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Bloomberg's weird definition of self-made billionaires

With inherited wealth in the news thanks to Thomas Piketty, it's cool that Bloomberg's billionaires interactive lets you sort billionaires according to whether they're self-made or inheritors.

Except this turns out to be challenging, and Bloomberg seems to err systematically on the side of proclaiming people self-made. Take Charles and David Koch, who inherited a substantial oil company from their father and then built it into an even bigger business. They're both "self-made" according to Bloomberg. But how many of us are lucky enough to inherit an oil company?

They also consider Alwaleed al Saud to be a self-made man. But the "al Saud" here is the ruling dynasty of Saudi Arabia.

At any rate, there's no cut and dry correct answer to this. Among the class of people who inherit a lot of money, the richest will be those who go on to manage their fortunes in a skillful or lucky way.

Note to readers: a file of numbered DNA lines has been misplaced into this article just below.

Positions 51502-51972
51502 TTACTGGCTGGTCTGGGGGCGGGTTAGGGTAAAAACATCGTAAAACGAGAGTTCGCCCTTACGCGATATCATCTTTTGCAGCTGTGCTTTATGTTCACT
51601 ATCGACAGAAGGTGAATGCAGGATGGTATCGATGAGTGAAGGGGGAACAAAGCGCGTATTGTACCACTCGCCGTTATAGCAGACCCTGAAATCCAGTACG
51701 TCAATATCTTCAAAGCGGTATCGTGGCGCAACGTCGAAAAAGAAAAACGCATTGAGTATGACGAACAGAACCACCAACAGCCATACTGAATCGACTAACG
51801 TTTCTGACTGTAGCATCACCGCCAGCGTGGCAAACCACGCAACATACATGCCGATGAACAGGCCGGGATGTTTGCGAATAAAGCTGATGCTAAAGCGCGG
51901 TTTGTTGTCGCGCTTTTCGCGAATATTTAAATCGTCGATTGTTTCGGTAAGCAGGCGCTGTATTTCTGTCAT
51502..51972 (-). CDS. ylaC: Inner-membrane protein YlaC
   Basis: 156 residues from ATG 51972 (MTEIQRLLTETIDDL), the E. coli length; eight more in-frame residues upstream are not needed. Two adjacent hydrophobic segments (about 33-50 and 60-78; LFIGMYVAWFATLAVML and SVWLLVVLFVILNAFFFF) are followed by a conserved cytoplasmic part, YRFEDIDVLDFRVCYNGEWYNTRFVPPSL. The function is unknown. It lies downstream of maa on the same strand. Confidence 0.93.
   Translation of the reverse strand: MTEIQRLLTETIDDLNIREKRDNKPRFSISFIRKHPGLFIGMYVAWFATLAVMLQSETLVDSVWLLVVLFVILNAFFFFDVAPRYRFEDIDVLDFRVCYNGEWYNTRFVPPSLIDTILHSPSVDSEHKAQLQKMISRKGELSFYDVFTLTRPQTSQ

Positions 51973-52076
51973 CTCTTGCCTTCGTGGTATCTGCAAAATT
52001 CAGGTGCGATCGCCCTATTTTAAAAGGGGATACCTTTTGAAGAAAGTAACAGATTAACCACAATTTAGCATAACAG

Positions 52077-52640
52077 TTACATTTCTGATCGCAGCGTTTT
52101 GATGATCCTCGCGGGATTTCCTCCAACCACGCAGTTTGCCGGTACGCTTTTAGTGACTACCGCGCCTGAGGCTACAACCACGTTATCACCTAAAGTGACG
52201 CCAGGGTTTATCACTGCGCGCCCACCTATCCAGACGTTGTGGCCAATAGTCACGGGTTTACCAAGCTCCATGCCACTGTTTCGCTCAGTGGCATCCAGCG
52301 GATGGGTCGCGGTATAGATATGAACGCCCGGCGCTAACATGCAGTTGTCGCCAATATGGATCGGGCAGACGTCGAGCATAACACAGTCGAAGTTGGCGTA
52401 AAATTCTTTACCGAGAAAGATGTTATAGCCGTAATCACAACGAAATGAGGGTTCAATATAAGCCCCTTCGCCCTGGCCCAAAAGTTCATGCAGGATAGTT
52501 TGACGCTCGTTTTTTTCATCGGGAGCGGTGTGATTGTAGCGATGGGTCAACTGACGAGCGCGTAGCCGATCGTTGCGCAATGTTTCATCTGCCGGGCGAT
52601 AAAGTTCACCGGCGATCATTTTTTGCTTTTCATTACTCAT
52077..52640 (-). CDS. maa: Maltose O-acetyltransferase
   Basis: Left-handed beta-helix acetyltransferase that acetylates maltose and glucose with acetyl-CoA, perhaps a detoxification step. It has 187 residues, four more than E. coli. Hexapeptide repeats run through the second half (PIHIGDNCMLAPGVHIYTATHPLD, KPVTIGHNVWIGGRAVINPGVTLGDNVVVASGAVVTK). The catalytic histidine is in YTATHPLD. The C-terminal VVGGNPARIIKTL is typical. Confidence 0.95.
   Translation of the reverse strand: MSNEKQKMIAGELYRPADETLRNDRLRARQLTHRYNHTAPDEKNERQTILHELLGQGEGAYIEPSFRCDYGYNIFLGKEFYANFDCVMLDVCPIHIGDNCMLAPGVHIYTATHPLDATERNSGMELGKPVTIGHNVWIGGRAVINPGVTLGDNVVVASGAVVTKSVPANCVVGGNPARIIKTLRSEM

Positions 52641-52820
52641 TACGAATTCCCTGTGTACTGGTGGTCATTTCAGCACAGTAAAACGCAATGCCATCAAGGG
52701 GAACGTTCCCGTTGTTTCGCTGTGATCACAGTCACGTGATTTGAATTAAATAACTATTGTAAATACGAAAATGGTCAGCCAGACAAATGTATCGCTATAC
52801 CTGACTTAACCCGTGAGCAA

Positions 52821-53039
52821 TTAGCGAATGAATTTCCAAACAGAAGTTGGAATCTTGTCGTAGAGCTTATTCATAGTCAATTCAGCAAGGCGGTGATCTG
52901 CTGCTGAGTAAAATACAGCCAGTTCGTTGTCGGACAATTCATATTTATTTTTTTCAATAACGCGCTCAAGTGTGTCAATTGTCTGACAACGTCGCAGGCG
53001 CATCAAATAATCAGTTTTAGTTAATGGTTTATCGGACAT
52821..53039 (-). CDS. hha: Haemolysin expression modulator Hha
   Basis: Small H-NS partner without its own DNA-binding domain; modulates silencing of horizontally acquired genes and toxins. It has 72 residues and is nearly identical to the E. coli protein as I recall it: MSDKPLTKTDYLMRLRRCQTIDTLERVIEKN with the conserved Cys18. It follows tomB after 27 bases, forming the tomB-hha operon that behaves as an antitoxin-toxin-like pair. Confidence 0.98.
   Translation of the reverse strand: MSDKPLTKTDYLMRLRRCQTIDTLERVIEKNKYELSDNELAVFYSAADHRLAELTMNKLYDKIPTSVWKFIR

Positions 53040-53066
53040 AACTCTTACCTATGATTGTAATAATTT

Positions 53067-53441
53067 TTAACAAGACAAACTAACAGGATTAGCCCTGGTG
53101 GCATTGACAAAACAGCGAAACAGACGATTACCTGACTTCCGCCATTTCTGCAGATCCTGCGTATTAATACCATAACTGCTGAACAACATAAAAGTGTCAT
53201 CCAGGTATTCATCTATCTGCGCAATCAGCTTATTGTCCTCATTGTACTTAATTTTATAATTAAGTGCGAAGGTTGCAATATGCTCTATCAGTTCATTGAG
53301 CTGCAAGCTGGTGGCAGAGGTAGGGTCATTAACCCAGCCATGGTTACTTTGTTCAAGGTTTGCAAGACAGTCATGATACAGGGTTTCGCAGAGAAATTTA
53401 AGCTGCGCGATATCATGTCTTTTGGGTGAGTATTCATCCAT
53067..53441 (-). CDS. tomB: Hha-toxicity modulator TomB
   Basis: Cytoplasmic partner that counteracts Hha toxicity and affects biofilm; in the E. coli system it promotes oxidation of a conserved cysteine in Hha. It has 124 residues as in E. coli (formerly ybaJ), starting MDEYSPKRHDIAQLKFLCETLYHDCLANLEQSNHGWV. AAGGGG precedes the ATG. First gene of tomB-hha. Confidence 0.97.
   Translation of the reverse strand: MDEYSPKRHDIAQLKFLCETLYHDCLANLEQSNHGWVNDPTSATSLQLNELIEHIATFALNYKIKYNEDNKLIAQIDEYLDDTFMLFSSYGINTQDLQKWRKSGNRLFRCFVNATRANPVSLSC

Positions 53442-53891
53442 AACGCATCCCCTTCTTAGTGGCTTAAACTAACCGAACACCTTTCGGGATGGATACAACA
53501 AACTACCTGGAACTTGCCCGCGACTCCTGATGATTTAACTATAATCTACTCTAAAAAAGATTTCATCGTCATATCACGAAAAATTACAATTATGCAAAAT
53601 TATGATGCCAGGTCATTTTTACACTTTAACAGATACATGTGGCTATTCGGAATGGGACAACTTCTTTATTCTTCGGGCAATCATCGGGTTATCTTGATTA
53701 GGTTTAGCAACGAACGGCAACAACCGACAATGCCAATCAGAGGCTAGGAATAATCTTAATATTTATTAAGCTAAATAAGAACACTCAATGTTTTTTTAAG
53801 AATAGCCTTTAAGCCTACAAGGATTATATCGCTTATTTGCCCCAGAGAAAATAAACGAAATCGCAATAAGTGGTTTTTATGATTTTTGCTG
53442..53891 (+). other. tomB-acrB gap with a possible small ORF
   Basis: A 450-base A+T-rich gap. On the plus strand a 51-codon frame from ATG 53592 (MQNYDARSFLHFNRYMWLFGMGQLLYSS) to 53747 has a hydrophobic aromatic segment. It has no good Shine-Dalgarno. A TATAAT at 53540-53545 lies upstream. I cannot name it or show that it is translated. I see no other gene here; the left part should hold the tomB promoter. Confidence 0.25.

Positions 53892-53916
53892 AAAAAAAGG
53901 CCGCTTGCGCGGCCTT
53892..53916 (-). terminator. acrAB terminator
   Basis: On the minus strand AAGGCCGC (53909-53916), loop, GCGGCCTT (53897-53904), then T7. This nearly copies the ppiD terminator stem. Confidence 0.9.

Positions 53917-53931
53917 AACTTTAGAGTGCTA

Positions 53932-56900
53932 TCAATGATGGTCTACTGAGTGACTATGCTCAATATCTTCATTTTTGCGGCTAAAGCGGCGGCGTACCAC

Another thing we see from the list is the importance of family size. Had Sam Walton had two children, they would be the second-richest and third-richest people on the planet. But instead he had four children, so his heirs currently occupy slots 9, 10, 12, and 13. If the very rich were to consistently maintain above-average levels of fecundity, that would disperse intergenerational wealth accumulation pretty effectively. By contrast, if they decided to adopt primogeniture the heirs would inherit the earth quite quickly.